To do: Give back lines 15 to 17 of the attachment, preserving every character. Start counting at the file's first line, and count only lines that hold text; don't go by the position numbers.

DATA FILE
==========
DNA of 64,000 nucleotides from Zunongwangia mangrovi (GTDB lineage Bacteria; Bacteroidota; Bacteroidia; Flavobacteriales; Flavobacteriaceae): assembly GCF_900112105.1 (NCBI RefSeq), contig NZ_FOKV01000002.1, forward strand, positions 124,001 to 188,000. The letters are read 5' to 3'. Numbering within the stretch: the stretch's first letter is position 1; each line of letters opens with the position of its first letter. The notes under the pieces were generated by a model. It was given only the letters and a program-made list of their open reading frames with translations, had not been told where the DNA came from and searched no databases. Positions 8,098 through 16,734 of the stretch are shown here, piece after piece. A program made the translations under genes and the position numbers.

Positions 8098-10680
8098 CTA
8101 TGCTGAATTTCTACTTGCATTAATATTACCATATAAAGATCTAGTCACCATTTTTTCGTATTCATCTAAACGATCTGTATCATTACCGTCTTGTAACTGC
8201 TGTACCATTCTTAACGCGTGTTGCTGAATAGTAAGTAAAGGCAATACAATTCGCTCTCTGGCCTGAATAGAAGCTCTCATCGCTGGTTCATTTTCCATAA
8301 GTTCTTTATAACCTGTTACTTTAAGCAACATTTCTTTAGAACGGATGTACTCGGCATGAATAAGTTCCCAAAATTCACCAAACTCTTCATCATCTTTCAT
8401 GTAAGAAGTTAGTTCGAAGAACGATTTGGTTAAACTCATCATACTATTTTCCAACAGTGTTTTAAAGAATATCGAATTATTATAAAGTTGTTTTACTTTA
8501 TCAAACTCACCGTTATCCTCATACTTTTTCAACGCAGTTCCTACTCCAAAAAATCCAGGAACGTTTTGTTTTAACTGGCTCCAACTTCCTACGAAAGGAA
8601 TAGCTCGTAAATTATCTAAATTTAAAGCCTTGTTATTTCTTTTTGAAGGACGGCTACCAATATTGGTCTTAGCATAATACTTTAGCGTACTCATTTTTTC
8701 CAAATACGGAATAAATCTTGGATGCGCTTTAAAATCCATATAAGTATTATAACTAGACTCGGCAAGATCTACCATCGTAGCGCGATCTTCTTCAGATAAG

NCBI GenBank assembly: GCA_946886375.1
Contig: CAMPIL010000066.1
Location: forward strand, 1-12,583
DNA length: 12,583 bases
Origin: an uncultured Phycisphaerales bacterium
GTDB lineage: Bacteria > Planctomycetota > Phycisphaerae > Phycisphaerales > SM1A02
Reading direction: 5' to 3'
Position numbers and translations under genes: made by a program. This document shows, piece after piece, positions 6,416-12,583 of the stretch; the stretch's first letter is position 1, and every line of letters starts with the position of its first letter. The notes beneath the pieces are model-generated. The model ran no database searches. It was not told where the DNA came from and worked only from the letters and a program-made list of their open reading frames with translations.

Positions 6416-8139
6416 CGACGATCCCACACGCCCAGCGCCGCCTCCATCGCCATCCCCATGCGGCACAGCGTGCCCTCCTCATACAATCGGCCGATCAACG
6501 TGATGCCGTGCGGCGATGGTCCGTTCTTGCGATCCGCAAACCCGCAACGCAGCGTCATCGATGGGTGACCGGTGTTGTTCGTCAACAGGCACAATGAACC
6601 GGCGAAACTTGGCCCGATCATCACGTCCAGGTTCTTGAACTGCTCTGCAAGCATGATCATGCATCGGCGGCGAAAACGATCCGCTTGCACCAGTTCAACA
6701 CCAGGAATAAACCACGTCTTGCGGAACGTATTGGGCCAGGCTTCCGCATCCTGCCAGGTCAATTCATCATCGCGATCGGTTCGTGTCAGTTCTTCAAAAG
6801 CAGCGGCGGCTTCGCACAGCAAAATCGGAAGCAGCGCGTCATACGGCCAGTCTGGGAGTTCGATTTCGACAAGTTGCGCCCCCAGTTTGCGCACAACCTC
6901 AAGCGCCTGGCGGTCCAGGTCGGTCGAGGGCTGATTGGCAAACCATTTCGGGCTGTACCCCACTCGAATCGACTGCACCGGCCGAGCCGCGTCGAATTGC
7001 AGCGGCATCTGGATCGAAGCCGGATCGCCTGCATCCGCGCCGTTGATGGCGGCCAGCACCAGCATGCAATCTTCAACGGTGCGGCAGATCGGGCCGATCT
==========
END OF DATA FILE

Origin: an uncultured Phycisphaerales bacterium
GTDB lineage: Bacteria > Planctomycetota > Phycisphaerae > Phycisphaerales > SM1A02
Reading direction: 5' to 3'